Accessibility links

US to End Protected Status For Haitians


Immigration advocates rally, Nov. 21, 2017, in front of the Jacob J. Javits Federal Building in New York to protest the decision from the Department of Homeland Security to terminate Temporary Protected Status for people from Haiti.

Tens of thousands of Haitians will soon lose their protection from expulsion from the United States. Many were permitted to come to the U.S. after a powerful earthquake shook the nation in 2010. The quake caused billions of dollars in damage and killed 300,000 people. About 1.5 million were injured and an equal number were displaced.

This week, a Trump administration official told reporters that the conditions in Haiti had improved, in her words, “such that they no longer prevent nationals of Haiti from returning safely.”

Temporary Protected Status, or TPS, will be cancelled for almost 60,000 Haitians living and working in the U.S. on July 22, 2019. They must either return to Haiti by that date or request permission to stay in the U.S. permanently.

Opponents of the administration’s decision note that Haiti has been hit by three damaging hurricanes recently. They also say it continues to suffer from a deadly spread of cholera. And, last week, the Office of Civil Protection confirmed that at least five people had died and 10,000 homes were flooded after days of rain.

Ileana Ros-Lehtinen is a Republican member of the U.S. House of Representatives. Many Haitians live in the part of South Florida that she represents. She sharply criticized the administration’s decision.

On Twitter, she wrote: “I traveled to Haiti after the earthquake in 2010 and after Hurricane Matthew in 2016. So, I can personally attest that Haiti is not prepared to take back nearly 60,000 TPS recipients under these difficult and harsh conditions.”

Activists are asking Congress to create a permanent solution for the Haitians who have lived in the United States since 2010.

Lys Isma spoke to reporters this week. Her family fled to the United States from Haiti when she was nine months old. She said her community, in her words, “is tired of living 18 months at a time. We need a permanent solution.”

In May, the Department of Homeland Security extended TPS for Haitians for six months. The Haitian government had asked for a one-year extension. The department said the extension would permit Haitians with TPS the time to get travel documents and make plans to leave the United States. The department also said the extension gives the Haitian government time to prepare for the return of their people.”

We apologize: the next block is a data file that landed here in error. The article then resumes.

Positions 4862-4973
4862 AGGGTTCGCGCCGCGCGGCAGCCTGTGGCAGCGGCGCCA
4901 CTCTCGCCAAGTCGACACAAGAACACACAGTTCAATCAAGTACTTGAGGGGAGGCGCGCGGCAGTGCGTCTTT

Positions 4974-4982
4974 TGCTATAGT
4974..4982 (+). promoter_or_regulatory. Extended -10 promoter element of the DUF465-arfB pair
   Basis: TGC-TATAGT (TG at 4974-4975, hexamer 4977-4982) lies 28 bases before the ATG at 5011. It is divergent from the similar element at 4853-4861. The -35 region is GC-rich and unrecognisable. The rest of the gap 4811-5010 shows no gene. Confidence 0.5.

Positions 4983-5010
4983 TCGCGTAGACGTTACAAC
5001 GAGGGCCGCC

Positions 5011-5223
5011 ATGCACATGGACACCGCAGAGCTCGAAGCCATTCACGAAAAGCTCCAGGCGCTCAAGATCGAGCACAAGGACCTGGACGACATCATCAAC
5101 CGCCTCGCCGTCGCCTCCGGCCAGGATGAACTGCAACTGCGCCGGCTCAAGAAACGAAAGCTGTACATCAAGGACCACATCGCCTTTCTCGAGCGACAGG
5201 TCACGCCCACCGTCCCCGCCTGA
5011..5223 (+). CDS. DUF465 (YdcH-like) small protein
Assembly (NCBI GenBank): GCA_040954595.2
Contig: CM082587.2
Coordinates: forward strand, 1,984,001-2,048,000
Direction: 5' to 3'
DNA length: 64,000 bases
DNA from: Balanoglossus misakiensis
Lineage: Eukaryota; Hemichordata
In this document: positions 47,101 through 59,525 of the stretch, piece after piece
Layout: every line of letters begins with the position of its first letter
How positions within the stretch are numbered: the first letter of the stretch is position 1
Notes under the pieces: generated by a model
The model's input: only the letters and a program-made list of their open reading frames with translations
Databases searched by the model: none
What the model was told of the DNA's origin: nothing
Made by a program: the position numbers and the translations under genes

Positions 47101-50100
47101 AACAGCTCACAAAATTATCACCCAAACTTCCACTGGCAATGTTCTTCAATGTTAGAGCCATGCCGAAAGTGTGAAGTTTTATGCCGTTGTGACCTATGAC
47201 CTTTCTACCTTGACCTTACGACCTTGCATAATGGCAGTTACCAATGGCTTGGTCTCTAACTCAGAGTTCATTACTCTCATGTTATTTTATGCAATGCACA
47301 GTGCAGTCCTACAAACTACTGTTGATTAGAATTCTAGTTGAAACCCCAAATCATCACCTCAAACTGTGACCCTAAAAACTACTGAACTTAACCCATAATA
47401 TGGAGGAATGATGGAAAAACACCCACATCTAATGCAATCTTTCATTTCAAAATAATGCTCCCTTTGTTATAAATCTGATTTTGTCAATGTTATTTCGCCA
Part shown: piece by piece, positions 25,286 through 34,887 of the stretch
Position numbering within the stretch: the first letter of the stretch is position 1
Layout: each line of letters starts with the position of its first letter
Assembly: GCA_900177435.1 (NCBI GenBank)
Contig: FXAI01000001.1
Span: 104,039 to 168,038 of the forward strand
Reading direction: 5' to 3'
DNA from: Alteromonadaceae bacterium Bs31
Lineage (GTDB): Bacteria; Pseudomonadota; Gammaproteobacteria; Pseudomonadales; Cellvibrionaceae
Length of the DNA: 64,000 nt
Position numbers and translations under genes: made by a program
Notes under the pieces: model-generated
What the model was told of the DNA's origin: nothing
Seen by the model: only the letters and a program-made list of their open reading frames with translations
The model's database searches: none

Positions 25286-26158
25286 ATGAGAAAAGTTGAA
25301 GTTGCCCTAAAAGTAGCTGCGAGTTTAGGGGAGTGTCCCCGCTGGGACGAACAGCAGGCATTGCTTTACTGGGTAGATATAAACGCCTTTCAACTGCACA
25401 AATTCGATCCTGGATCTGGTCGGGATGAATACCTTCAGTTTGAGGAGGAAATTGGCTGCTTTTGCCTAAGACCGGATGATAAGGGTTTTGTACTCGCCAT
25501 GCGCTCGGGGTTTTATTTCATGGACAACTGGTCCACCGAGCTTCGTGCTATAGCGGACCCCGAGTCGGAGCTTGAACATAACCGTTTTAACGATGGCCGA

Paul Altidor is Haiti’s ambassador to the United States. He told VOA that his country would welcome the return of those he called “our brothers and sisters.” But he said Haiti was not ready to accept the immediate return of tens of thousands of citizens.

Several thousand Haitian immigrants illegally entered Canada from the U.S. in the summer. They have asked for asylum there.

The Center for Migration Studies says most Haitians who are part of the TPS program have been living in the United States for 13 years and have 27,000 children who are U.S. citizens. More than 80 percent have jobs and 6,200 have home loans, the research group says.

Haitian immigrants live mostly in South Florida, New York, New Jersey and eastern Massachusetts.

TPS was ended for Sudan in October. On January 8, the Trump administration is to decide what to do about the more than 130,000 people from El Salvador also under TPS.

Earlier this month, the administration cancelled protection for thousands of Nicaraguans who fled to the U.S. after Hurricane Mitch in 1998. The Trump administration said it would decide in July whether to cancel protection for 57,000 Hondurans who also fled the hurricane.

Elaine Duke, the acting Secretary of Homeland Security, admitted that families would face “difficulties” if their protections are cancelled. She called on Congress to find a permanent solution.

I’m Phil Dierking.

VOANews.com reported this story. Additional reporting was provided by the VOA Creole Service. Christopher Jones-Cruise adapted the report for VOA Learning English. Caty Weaver was the editor.

We want to hear from you. Write to us in the Comments Section, or visit our Facebook page.

________________________________________________________________

Words in This Story

attest - v. to show, prove, or state that something is true or real​

harsh - adj. severe or cruel

Your opinion

Show comments

XS
SM
MD
LG